70 Years Later: Remembering the Battle of Midway

Veterans all over the nation are gathering today to pay their respects to those who fought and died in the Battle of Midway.


Today marks the 70th anniversary of the decisive Battle of Midway. It is widely regarded as one of the most important naval battles of all time, marking the turning point of American military power in the Pacific during World War II.

Following the attack on Pearl Harbor, the Japanese devised a plan to finish off the weakened American Navy by attacking the U.S. naval base at Midway and drawing the remaining ships into a trap. What they didn’t know was that American cryptologists had already managed to intercept and break the Japanese communication codes, which gave them the time and place of the planned attack. It was Fleet Commander Admiral Chester Nimitz that used the opportunity to set a trap of his own.

Even with the advance preparation, U.S. forces found themselves outnumbered 4-to-1, with fewer experienced pilots and less maneuverable planes.  Still, by the end of the battle three days later, the Japanese had lost four aircraft carriers, 291 planes and 4800 men, while the U.S. had only lost one carrier, 145 planes and 307 men. This defeat proved so devastating for the Japanese Navy that it was unable to fully recover and remained on the defensive for the remainder of the war.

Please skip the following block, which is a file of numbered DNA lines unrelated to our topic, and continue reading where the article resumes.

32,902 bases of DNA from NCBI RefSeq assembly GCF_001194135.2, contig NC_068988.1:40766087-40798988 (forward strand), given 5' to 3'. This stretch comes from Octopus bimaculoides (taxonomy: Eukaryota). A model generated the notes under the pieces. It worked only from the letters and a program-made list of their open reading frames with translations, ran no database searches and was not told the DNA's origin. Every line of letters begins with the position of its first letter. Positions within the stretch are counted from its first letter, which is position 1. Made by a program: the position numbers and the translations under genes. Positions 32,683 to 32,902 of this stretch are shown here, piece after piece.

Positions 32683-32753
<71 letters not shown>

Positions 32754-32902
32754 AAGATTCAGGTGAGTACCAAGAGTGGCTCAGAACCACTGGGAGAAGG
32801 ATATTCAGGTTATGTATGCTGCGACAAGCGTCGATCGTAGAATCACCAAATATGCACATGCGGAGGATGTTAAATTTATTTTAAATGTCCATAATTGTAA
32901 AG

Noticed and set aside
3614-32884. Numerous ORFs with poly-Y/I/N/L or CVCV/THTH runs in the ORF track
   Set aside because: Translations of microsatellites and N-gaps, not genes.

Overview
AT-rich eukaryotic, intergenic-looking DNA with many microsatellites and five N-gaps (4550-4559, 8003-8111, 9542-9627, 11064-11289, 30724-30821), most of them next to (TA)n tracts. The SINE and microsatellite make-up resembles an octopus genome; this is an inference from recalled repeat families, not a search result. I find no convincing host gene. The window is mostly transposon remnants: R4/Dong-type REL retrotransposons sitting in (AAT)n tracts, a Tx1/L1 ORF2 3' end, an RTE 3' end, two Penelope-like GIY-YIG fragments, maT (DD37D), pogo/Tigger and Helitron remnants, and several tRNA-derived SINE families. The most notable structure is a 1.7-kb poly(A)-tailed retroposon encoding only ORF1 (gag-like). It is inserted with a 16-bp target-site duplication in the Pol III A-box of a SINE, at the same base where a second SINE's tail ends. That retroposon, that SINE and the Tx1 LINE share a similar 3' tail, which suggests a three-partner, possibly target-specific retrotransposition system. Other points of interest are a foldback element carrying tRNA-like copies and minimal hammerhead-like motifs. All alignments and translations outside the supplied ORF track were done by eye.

Today we would like to take a moment to remember those who fought and died to preserve our way of life, and to give thanks for their bravery and sacrifice.

Photo courtesy of Official U.S. Navy Imagery.  

4 thoughts on “70 Years Later: Remembering the Battle of Midway”

  1. We should remember today for those who gave their lives for our freedom. Veterans daily are housed and taken care of in our VA hospitals. A number of these vets have little or no family to visit its great to recognize them it is another to truly appreciate them.

  2. I was an Electronics Technician onboard from 82-84 and 86-88. I had both good and bad times on the Midway, but it has tuernd out to be the only ship out of 7 that I served on that I care to remember. I checked onboard for the first time the day I tuernd 21, and left for the last time the day I tuernd 27. Saw it in Bremerton for a COC ceremony in ~95, it looked terrible, but I visited Midway as a museum in 2010 and I started to tear up almost immediately, it looked how I remembered it. Good job!

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